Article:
Phosphorus is often high at all of the sites, especially on the rivers. Phosphorus can come from fertilizers, detergents, human, domestic animal, and wildlife wastes, wind-deposited dust, soil leaching, and other geologic sources. High phosphorus levels at the pools and springs probably result from the natural sources among these. Two Needles District sites, Cave Spring and near Peekaboo Spring in Salt Creek, had the highest phosphorus levels among the pools and springs. Both sites are frequented by visitors and may be occasionally contaminated by human waste. The higher phosphorus levels in river waters result from upstream sources, probably dominated by agricultural runoff and occasional overflow from sewage treatment plants.

Dissolved solids, suspended solids and turbidity were consistently high at all river sites and were high at least three times at roughly half of the smaller water sites. The high readings at spring and pool sites probably correspond to sampling after big rain events, except at Peekaboo Spring, which is frequently agitated by vehicles on a four-wheel-drive road that crosses the site. The rivers collect runoff for hundreds of miles upstream, with natural sediment input increased by grazing, agriculture, roads, off-road vehicle use, fires, drought, and anything else that removes natural vegetation from the land.

Aluminum and selenium leach from some rock layers. Both were often above the chronic aquatic life standard at several sites, but in most cases, they probably reflect short-term and not chronic conditions. These marginally high levels of aluminum were measured at three sites in the Maze District and from the river sites, with high levels most common on the Green River. Selenium was marginally high 12 to 25 percent of the time on the Colorado River and most of the time at one Needles spring site in Little Spring Canyon.

Sulfate levels were above drinking water standards almost half the time on the Colorado River, and less frequently on the Green River and in Horseshoe Canyon. Manganese was never high on the rivers, but exceeded a drinking water standard at most spring and pool sites at least three times. Both leach from rock layers, though sulfate can also have human-induced sources.

The Peekaboo Spring site has the only water temperatures above the standards for aquatic life, probably because the road eliminates plants and their shade, and the shallow water is more easily warmed.

Fecal coliform bacteria levels are generally non-existent or low at springs and pools, though the standard for swimming was surpassed once or twice at most sites, and four times at the Peekaboo Spring site. Most high counts correspond to times when runoff increased following rains, or in the case of Peekaboo Spring, after vehicles drove through. Runoff washes in fecal matter from wildlife, upstream cattle, or humans, and bacteria cling to sediment, which usually settles out within a couple days. Coliform can't be tested at the river sites because of a quick processing requirement.

The monitoring program cannot test for all pollutants, and does not test for many human pathogens, including giardia and some other human pathogens. To protect yourself, always carry your drinking water or a suitable treatment system.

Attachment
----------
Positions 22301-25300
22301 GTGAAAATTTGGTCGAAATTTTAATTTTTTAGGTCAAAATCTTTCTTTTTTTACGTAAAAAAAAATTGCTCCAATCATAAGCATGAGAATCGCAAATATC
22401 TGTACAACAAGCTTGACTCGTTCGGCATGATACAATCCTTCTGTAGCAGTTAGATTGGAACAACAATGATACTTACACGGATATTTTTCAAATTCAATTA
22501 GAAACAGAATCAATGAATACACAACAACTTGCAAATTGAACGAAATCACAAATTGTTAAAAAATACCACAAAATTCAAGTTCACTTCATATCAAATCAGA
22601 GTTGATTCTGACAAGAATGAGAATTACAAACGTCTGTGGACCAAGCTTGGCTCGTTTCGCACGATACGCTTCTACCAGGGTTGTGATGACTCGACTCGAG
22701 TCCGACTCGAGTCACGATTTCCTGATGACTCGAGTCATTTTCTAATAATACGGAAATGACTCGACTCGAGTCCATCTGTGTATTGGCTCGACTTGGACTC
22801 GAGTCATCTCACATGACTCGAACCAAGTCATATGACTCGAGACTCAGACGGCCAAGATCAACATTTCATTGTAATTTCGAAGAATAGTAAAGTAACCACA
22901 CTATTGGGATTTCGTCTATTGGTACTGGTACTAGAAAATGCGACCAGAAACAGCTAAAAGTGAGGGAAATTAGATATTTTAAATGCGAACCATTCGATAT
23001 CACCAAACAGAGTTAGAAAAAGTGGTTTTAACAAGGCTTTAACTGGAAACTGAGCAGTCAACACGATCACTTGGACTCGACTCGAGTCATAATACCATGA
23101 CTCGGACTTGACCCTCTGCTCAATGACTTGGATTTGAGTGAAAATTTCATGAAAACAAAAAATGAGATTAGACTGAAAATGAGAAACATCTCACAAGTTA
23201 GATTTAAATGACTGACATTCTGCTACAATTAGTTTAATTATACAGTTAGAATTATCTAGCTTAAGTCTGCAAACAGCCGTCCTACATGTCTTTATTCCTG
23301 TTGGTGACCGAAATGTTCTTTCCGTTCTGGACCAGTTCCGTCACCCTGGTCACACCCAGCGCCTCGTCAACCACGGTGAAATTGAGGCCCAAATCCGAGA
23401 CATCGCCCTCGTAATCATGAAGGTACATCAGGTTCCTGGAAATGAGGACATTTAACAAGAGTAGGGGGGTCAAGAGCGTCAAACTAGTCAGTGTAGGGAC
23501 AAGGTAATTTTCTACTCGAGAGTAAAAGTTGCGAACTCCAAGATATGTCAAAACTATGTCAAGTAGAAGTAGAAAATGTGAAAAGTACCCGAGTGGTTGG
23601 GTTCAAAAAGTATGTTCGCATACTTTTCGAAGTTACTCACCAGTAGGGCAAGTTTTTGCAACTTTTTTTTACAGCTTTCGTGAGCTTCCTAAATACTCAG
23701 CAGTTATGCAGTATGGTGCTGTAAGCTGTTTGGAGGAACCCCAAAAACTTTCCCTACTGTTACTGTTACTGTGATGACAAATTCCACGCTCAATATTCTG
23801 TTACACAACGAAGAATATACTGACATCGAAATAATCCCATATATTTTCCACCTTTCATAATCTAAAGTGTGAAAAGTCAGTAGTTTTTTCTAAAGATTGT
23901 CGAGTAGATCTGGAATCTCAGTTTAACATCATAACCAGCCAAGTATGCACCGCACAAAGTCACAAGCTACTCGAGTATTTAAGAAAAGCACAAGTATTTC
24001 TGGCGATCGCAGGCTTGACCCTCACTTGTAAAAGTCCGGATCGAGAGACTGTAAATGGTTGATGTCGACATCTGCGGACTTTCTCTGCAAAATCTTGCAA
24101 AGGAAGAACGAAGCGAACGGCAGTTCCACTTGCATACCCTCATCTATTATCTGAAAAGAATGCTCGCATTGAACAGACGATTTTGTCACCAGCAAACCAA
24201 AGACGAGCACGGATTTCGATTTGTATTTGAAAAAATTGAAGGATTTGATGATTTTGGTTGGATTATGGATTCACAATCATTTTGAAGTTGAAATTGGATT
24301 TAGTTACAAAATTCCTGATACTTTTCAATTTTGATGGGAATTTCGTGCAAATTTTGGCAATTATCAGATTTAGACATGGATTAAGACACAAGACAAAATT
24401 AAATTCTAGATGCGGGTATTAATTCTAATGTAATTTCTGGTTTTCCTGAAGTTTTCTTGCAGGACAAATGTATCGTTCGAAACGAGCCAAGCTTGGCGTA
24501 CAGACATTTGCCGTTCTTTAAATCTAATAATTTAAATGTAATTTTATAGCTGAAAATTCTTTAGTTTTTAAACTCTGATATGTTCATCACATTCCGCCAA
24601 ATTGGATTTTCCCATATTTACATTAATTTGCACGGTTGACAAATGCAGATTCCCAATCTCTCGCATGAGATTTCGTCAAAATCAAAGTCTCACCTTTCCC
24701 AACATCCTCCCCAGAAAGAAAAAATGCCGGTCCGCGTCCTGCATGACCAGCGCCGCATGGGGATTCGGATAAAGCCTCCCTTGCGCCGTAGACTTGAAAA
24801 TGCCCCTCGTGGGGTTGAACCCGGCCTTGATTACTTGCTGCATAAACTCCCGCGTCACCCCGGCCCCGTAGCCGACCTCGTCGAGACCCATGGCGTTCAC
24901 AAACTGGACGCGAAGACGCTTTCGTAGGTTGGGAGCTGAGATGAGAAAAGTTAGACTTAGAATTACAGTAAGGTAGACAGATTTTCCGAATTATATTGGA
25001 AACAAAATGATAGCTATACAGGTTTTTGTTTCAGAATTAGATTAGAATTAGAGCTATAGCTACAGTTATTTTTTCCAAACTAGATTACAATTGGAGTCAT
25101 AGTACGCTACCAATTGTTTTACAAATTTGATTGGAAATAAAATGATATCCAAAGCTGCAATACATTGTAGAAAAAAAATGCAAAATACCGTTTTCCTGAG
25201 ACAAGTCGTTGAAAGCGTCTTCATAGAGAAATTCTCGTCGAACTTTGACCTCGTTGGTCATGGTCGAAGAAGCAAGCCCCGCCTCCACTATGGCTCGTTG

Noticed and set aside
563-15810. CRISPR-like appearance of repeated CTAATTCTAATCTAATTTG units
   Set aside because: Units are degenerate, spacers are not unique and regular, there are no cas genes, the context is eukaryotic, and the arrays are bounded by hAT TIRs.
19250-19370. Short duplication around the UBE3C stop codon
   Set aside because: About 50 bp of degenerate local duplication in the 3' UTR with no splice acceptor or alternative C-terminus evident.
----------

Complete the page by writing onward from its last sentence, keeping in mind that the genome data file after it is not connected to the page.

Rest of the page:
To preserve water quality, bury your waste at least 200 feet from any water source, and don't swim in pools, especially small ones with no flow through them. If you need to cool off, collect a small amount of water from a pool, move away, and pour the water over your head and clothes. And as you do, think about the role of those precious drops in this arid landscape.

Soundscape / Noise

Noise, in the form of traffic, horns, sirens, dogs, jackhammers, and overhead jets, is a type of pollutant. National parks and other lands located in remote, unpopulated areas remind people how noisy their everyday worlds are and how precious silence is. Besides the obvious stress factor, other specific effects of noise on human beings have been well documented. Long-term exposure to high levels of noise decreases hearing ability, increases the level of cholesterol in the blood, and raises blood pressure. The impacts of noise pollution on natural resources are not well known.

However, remote western parks are not immune to noise pollution. Sounds can travel great distances in the desert. A nearly constant source of noise in the backcountry of Canyonlands and many other areas is aircraft, primarily high commercial jets. Scenic flights are not as frequent, though the noise produced is usually much greater since they fly at lower elevations and frequently circle above popular sights.

Motorboat traffic on the Colorado and Green rivers is another source of noise in the backcountry of Canyonlands. In fact, the National Park Service has been trying various ways to reduce the noise created by their patrol boats, including using four-stroke outboard engines and jet drives.

Although air, water and bus tours provide some visitors access to remote areas they might not otherwise see, such activities can be inconsistent with the agency's mission to preserve natural conditions. Researchers at Canyonlands monitor sound levels and intruding noises in order to establish baseline data on sound levels in the park. This information will enable the National Park Service to work more effectively with tourism and aviation interests toward preserving or restoring natural quiet in national parks nationwide.